Acquiring a Business? Get Prepared to Manage its Information

North Carolina-based business provides tips about acquiring information

Mar 15, 2011, 05:00 ET from Confidential Records Management, Inc.

NEW BERN, N.C., March 15, 2011 /PRNewswire/ -- While staffing and customer relations often top priority lists during a business merger or acquisition, business-related information acquired during this process is rarely addressed. Confidential Records Management, Inc. (CRMI) urges businesses to be proactive when acquiring another business' information.

"Information management isn't usually considered until after the sale, which is typically too late," said Gail Bisbee, President/CEO of CRMI, the North Carolina-based records management company. "This can be stressful because businesses typically don't realize the compliance and audit risks they're taking by acquiring such documentation. To avoid risks, businesses should develop a records management plan to manage acquired business information."  

"Your plan should address how information will be managed to comply with regulations and keep the information secure and available during a potential audit," said Bisbee.

Bisbee's tips include:

  • Plan a retention strategy – Educate yourself about industry-specific records retention-related regulations and stick to them. Securely destroy acquired information past its lifecycle or properly retain it in a locked, climate-controlled location.
  • Shred unneeded information – Don't forget to evaluate information stored on computer hard drives. Be sure to talk with a records management company that can handle complex shred jobs.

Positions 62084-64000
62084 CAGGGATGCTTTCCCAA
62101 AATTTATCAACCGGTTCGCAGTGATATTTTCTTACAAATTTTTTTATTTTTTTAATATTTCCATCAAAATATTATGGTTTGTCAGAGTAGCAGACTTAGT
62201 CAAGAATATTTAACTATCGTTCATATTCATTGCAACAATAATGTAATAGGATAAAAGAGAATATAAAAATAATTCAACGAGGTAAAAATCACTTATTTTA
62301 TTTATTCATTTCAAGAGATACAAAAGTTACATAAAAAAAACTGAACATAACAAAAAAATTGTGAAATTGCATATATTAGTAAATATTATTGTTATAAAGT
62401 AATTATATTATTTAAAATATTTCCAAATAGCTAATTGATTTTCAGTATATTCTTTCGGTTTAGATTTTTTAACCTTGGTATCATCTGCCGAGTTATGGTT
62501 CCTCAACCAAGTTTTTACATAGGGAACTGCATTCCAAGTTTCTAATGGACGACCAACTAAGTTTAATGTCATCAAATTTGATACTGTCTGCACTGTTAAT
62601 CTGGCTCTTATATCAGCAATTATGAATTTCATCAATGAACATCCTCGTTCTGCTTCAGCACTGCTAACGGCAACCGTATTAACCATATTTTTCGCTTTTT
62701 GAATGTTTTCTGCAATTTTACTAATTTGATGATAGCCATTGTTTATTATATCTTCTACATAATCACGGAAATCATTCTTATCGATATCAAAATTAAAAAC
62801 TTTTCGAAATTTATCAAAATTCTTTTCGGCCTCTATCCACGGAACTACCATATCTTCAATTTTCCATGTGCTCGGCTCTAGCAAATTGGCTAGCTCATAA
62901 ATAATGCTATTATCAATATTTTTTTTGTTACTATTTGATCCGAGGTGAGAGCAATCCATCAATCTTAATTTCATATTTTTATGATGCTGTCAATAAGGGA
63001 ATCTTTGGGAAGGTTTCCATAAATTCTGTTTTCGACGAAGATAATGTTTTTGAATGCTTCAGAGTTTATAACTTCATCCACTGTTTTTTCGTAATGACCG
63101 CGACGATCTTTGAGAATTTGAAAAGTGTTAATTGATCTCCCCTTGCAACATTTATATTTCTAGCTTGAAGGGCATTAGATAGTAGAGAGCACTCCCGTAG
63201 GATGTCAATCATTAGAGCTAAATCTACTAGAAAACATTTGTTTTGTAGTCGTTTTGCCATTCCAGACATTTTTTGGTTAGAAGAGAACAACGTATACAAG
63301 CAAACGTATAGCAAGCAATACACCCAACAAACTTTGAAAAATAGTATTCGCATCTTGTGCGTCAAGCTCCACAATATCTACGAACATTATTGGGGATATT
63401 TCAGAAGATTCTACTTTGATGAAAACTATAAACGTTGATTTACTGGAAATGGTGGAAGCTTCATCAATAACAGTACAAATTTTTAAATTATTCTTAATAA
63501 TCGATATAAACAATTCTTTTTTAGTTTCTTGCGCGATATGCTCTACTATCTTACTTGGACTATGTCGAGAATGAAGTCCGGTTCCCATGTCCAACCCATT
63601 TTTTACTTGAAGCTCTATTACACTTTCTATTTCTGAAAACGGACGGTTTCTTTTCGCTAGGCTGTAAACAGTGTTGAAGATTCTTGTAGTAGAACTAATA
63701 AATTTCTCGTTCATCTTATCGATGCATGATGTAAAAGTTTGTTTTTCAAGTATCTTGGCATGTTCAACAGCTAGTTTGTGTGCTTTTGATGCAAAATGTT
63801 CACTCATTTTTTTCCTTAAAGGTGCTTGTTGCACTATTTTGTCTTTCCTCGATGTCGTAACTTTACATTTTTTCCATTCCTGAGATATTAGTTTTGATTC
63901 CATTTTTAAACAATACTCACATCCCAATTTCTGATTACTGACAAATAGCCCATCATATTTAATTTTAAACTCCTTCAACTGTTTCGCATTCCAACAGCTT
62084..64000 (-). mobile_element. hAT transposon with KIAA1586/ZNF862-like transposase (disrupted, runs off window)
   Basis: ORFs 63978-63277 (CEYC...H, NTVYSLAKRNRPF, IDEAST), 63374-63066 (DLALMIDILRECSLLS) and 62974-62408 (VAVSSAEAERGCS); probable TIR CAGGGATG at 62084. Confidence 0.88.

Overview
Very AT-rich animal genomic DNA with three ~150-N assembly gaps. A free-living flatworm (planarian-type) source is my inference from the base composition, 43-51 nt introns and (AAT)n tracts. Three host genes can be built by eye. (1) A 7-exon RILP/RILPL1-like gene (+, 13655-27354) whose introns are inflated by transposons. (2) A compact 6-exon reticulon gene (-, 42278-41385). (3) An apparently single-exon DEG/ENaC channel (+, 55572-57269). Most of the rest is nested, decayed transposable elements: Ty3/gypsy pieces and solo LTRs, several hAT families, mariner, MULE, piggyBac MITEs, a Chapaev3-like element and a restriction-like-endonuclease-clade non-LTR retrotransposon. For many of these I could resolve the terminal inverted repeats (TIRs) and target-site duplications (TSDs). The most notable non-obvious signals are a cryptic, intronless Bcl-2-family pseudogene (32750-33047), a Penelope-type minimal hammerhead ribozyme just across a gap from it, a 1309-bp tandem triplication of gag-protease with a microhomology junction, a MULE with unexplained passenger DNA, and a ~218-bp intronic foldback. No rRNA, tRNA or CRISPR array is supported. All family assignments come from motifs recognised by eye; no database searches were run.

• Decrease integration time – Convert all acquired information needing to be retained to an electronic format. Converted files can be hosted through a secure, password-protected website, allowing easy access of all your past and newly-acquired files. Find an option that automatically monitors retention periods to comply with regulations.
  • Seek help – Find a records management company that has experience helping businesses with such a transition.
  • Establish policies – Develop policies relating to the management of your new records, including who will have access to the information, where files will be kept and how you'll destroy unneeded information.

"By examining what information a business may have and planning how to best integrate this information with your own before the sale is complete, you can avoid a potential problem and instead, focus on closing the sale," said Bisbee.

Founded in 1995, Confidential Records Management, Inc. (CRMI) is a North Carolina-based business with state-of-the-art record management facilities throughout North Carolina. CRMI is the industry leader in professional records management.  For more information, visit www.crmi-online.com.

SOURCE Confidential Records Management, Inc.



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http://www.crmi-online.com